Friday, July 16, 2010

This Is What I Drink : 59

Soda Special

I was originally going to review each of these in a separate post, but I thought it would be pretty interesting to talk about them together. On one hand we have the most famous soft drink in the entire world, Coca-Cola. You probably have had it a lot, so it's probably silly for me to go into an in depth review of its taste. I will tell you that it's certainly not my favorite cola. On the other hand we have a name brand root beer from a boutique chain grocery store (unfortunately I already reviewed their cola, that would have worked nicely.)

This particular Coke can is different as you can probably see. It comes in a 7.5 ounce size rather than the typical 12 ounce. It only has 90 calories. Instead of making a product with less sugar (though they tried with the failed C2 brand), Coke has just made a smaller size. The TJ's root beer is a full 12 ounce bottle with a full 140 calories and 40 grams of sugar. Directly comparing these products is a bit foolish, but I think they are an interest contrast of the times. Coke has stuck to its "original" formula (except not using real sugar, a pretty big difference) for over a hundred years now. TJ's has only been making their soda products for a few months now as far as I know. It's a pretty good gourmet root beer though. It uses anise, wintergreen, tahitian vanilla, birch, sassafras, and cane sugar to create a classic yet complex root beer.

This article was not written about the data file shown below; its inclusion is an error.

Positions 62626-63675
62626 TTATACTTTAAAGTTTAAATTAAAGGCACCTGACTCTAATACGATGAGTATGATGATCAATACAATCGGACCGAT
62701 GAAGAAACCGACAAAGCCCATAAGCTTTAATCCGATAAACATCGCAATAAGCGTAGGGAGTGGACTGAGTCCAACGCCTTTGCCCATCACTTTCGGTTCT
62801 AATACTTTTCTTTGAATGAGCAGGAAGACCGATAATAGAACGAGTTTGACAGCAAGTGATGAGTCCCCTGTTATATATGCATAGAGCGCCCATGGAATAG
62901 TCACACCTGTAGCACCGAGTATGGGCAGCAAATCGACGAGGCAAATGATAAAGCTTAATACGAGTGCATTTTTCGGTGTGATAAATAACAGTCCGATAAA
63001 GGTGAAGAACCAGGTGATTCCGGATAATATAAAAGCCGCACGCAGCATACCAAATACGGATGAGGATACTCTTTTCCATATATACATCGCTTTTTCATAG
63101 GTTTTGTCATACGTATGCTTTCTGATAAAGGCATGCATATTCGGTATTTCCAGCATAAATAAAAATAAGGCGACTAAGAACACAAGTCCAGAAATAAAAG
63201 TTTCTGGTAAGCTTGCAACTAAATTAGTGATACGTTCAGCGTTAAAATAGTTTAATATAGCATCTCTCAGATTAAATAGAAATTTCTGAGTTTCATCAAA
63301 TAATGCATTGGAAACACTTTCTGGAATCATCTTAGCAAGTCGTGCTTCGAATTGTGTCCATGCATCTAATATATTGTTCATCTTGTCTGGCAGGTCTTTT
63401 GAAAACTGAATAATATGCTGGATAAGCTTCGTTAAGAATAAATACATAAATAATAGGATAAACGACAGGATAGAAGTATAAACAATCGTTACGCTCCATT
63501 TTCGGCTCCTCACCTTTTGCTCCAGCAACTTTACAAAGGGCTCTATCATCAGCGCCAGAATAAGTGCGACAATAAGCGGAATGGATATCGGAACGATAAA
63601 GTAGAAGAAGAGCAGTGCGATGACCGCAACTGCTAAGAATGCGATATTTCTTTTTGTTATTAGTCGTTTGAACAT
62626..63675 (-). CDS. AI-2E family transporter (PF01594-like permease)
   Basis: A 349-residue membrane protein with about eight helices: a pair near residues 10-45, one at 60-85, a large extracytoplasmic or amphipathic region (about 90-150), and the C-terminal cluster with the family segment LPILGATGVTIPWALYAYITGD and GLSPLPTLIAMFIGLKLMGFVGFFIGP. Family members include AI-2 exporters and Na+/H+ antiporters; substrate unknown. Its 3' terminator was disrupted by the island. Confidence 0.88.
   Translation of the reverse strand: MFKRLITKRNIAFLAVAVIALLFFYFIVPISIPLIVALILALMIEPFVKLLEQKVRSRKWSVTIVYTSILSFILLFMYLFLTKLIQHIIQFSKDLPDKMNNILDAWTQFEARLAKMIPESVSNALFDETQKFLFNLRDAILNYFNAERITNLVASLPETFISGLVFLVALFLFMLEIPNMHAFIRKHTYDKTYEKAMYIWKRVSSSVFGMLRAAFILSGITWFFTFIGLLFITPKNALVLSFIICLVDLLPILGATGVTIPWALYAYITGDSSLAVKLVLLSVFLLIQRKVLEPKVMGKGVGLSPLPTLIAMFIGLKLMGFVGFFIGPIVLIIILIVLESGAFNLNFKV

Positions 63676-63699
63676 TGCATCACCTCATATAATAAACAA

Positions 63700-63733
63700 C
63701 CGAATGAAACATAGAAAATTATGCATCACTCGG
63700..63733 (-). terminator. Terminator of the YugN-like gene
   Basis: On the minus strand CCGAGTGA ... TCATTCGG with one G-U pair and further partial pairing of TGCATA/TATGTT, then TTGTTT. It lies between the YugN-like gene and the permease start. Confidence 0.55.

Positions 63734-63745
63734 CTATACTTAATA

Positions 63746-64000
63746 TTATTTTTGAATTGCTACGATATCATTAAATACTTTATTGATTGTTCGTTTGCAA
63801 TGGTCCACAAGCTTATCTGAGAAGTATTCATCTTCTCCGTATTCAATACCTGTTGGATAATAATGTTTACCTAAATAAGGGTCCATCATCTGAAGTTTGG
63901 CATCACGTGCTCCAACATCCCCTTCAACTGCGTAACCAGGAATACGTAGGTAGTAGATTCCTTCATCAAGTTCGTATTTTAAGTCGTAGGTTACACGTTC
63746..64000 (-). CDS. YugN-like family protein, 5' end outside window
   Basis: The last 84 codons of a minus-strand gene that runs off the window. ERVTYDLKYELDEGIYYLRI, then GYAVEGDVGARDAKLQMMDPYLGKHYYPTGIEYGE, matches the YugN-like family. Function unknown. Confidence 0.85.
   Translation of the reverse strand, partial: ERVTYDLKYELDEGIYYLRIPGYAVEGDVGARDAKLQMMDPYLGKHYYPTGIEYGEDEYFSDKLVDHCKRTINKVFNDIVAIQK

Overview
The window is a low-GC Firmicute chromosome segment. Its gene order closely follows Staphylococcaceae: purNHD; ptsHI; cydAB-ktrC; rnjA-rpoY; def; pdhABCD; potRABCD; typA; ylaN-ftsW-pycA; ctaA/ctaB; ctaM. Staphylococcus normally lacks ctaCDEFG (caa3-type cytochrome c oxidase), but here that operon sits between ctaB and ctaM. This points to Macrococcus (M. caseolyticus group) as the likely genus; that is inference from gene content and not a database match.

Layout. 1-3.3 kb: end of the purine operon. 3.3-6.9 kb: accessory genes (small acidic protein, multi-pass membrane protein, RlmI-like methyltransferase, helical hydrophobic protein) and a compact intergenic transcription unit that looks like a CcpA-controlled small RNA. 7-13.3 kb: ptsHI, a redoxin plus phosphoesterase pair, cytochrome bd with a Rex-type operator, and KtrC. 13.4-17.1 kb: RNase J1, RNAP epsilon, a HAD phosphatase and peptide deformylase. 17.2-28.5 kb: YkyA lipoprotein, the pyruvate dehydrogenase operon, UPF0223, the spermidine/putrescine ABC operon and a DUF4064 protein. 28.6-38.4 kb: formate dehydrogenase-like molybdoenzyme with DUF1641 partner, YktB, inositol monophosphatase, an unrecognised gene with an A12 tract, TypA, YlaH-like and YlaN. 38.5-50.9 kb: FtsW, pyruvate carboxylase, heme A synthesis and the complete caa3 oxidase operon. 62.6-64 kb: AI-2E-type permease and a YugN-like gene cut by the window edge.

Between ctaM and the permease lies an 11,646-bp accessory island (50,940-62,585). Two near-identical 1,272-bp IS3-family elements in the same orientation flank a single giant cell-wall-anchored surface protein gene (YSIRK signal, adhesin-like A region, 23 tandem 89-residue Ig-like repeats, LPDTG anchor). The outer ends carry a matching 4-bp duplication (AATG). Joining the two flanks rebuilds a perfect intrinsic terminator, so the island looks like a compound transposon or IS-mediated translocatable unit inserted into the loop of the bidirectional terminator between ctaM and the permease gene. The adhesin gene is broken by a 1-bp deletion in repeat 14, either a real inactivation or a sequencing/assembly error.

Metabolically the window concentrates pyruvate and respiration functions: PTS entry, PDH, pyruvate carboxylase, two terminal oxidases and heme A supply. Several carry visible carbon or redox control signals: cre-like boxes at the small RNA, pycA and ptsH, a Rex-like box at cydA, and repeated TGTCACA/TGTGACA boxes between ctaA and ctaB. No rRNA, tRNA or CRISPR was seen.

I thought I had a better point when pairing these beverages together, but I suppose it's that if you look past the history of it all, Coca-Cola isn't all that special. In terms of ingredients and taste, the TJ's product is superior. Unless there's something special in the "secret Coke recipe", then they've just gotten by on being there first. I'd like to see Coke take a stab at something at least like Pepsi Throwback and use cane sugar. Maybe that's too much a reminder of the "New Coke" fiasco. I suppose we can always settle for passover Coke, though I've never been able to track it down.


  1. This comment has been removed by the author.

  2. Yo Sam!

    Hope the road trip is treating you well. I doubt you'll have much internet time, but I found a cool article about Pabst's "Rebranding" I thought you'd dig:

    To sum it up, in China, Pabst is being marketed as a Super fancy beer meant to be drank from a champagne flute. One bottle is $44.00


    Sorry, I posted as "team" by mistake!